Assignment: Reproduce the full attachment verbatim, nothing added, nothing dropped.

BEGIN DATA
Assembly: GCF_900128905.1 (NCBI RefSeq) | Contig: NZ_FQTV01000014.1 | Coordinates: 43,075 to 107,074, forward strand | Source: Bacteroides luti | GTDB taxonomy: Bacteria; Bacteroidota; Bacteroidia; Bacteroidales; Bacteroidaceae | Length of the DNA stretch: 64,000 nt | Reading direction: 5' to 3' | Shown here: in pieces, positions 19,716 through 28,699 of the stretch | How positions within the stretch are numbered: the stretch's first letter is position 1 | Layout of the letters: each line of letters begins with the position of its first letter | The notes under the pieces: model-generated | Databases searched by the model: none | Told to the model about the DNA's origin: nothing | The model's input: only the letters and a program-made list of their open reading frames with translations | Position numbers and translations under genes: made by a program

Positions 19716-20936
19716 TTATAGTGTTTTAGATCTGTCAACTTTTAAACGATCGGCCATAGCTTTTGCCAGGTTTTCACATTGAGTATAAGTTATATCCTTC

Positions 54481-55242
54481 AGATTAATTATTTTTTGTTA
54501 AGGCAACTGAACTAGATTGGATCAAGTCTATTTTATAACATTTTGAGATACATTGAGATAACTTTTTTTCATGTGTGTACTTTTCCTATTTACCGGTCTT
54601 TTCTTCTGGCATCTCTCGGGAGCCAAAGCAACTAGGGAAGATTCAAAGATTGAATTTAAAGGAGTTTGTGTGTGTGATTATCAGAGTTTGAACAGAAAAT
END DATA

Assembly: GCF_900128905.1 (NCBI RefSeq) | Contig: NZ_FQTV01000014.1 | Coordinates: 43,075 to 107,074, forward strand | Source: Bacteroides luti | GTDB taxonomy: Bacteria; Bacteroidota; Bacteroidia; Bacteroidales; Bacteroidaceae | Length of the DNA stretch: 64,000 nt | Reading direction: 5' to 3' | Shown here: in pieces, positions 19,716 through 28,699 of the stretch | How positions within the stretch are numbered: the stretch's first letter is position 1 | Layout of the letters: each line of letters begins with the position of its first letter | The notes under the pieces: model-generated | Databases searched by the model: none | Told to the model about the DNA's origin: nothing | The model's input: only the letters and a program-made list of their open reading frames with translations | Position numbers and translations under genes: made by a program

Positions 19716-20936
19716 TTATAGTGTTTTAGATCTGTCAACTTTTAAACGATCGGCCATAGCTTTTGCCAGGTTTTCACATTGAGTATAAGTTATATCCTTC

Positions 54481-55242
54481 AGATTAATTATTTTTTGTTA
54501 AGGCAACTGAACTAGATTGGATCAAGTCTATTTTATAACATTTTGAGATACATTGAGATAACTTTTTTTCATGTGTGTACTTTTCCTATTTACCGGTCTT
54601 TTCTTCTGGCATCTCTCGGGAGCCAAAGCAACTAGGGAAGATTCAAAGATTGAATTTAAAGGAGTTTGTGTGTGTGATTATCAGAGTTTGAACAGAAAAT